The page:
Aromas During Sleep Help Cognitive Functioning

Scientists discovered that aromas might improve elderly individuals' memories and prevent dementia.

Aromatic scents are always pleasant but now, experts say they can even help with memories and cognitive functioning in older individuals.

Neuroscientists from the University of California, Irvine dispersed several scents in older individuals' bedrooms for two hours each night for six months as part of their study.

The findings, published in the Frontiers of Neuroscience, offer a fresh viewpoint on how scent and memory are related. For the study, seven cartridges containing a different natural oil were provided to the participants, along with a diffuser.

The same oils were given to the control group, but much less of them. They were instructed to emit the aroma for two hours while they slept each night using various cartridges. At the end of the study, the results revealed a 226% boost in cognitive ability.

The olfactory sense has the special privilege of being directly connected to the brain's memory circuits.

- Michael Yassa of the University of California, Irvine

Both teams performed a word list test to gauge memory after consuming all seven cartridges. Brain imaging revealed improved structural integrity in the age-related deterioration of the medial temporal lobe-prefrontal cortex link. According to the statement, the participants also mentioned that they slept better.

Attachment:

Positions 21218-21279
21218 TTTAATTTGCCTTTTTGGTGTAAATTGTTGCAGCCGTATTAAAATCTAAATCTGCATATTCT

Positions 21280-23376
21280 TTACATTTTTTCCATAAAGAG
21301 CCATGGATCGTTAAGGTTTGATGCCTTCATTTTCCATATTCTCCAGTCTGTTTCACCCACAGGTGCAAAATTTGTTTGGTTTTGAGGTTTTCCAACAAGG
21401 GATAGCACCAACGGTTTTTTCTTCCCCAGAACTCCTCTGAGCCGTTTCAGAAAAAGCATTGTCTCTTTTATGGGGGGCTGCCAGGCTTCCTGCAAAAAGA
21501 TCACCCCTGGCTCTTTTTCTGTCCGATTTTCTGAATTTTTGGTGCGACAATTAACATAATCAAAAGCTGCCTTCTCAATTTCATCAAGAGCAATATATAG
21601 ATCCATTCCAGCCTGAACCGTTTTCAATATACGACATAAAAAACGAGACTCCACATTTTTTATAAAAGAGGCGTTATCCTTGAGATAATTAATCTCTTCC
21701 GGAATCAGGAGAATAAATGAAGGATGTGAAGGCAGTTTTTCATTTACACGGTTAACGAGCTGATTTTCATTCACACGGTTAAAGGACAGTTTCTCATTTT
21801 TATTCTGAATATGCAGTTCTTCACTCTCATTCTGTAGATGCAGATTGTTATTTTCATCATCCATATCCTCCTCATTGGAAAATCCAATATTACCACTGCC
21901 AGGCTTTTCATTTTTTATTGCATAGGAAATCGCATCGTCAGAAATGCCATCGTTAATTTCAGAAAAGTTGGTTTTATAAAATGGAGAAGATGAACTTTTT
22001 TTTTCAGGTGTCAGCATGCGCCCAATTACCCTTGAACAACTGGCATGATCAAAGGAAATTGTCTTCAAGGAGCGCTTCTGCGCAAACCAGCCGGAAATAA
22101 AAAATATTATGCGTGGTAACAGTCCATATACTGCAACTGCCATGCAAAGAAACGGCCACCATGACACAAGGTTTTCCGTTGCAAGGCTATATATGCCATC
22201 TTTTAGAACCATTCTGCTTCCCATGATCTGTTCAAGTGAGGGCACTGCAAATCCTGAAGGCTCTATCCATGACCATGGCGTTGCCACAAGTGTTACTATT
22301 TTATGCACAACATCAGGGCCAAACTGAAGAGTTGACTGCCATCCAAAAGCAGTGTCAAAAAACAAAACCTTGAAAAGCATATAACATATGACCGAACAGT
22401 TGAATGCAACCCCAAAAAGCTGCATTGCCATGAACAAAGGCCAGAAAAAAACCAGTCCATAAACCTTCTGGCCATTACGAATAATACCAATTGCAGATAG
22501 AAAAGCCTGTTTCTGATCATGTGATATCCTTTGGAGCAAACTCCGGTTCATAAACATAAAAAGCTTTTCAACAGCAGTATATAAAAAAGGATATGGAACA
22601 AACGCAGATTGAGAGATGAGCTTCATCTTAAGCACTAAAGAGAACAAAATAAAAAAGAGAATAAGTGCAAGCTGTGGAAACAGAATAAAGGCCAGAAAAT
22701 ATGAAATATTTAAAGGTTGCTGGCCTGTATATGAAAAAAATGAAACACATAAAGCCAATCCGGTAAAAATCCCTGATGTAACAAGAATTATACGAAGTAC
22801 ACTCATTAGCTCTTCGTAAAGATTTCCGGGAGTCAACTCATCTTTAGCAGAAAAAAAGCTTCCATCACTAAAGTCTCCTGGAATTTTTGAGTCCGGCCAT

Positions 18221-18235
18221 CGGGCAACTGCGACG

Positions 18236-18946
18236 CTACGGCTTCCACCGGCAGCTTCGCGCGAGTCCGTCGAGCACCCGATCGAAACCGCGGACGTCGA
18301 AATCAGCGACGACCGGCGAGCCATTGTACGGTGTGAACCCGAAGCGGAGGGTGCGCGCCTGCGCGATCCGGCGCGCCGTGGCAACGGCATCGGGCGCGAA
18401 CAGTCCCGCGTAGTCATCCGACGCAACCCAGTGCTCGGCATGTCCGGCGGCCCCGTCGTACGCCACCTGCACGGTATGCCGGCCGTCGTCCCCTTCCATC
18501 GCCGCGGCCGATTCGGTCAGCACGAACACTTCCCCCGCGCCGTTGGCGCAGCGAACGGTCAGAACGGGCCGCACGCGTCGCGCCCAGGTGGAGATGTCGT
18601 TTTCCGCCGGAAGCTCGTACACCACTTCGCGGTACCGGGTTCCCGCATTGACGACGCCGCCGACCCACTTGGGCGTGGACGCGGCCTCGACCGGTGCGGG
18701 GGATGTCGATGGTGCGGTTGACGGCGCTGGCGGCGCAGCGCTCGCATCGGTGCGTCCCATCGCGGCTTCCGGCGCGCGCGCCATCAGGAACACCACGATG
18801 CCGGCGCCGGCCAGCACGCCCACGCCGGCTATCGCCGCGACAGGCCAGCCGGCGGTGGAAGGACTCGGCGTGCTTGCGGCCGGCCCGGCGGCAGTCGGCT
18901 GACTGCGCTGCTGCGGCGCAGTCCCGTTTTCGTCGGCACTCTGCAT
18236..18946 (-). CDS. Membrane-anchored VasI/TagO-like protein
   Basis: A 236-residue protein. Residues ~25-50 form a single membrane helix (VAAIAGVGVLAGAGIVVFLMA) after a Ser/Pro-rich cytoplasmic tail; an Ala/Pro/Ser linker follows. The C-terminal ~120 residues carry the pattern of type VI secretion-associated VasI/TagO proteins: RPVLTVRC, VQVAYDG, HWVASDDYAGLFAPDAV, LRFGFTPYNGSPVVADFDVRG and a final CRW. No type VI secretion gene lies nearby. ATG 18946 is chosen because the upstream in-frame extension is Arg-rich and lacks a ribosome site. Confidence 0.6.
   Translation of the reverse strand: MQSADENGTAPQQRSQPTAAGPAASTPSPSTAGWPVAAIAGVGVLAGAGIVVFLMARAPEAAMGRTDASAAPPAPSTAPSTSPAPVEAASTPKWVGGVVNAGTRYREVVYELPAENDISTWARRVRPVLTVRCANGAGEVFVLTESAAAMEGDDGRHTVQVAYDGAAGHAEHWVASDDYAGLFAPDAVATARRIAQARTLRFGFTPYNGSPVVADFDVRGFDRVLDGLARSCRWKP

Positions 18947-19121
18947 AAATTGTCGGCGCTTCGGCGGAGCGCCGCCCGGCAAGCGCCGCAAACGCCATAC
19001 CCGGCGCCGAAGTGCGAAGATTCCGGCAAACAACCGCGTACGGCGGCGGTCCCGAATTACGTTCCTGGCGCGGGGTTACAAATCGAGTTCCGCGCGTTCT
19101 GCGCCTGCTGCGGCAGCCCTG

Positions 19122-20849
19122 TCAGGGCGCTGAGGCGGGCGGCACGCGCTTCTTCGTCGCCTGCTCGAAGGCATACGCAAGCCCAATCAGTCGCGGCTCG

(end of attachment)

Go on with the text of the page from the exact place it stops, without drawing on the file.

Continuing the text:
"All the other senses are routed first through the thalamus. Everyone has experienced how powerful aromas are in evoking recollections, even from very long ago. However, unlike with vision changes that we treat with glasses and hearing aids for hearing impairment, there has been no intervention for the loss of smell," continued Yassa.

Over 70 neurological and mental conditions, such as Alzheimer's and other dementias, Parkinson's disease, schizophrenia, and alcoholism, are predictors of odor loss.

Those who have the APOE e4 gene mutation, which has been associated with an increased risk for Alzheimer's disease, may suffer the early stages of the disorder by losing their sense of smell, according to a study published in July by researchers at the University of Chicago.

Additionally, scents, particularly those found in perfumes and room fresheners, have a bigger influence on the cosmetic and pharmaceutical sectors due to their long-known effects on human psychophysiological functioning, according to a 2016 research that was published in the journal Scientia Pharmaceutica.

The team concludes that it is crucial to pay more attention to the new dementia care intervention of using odors to improve memory.

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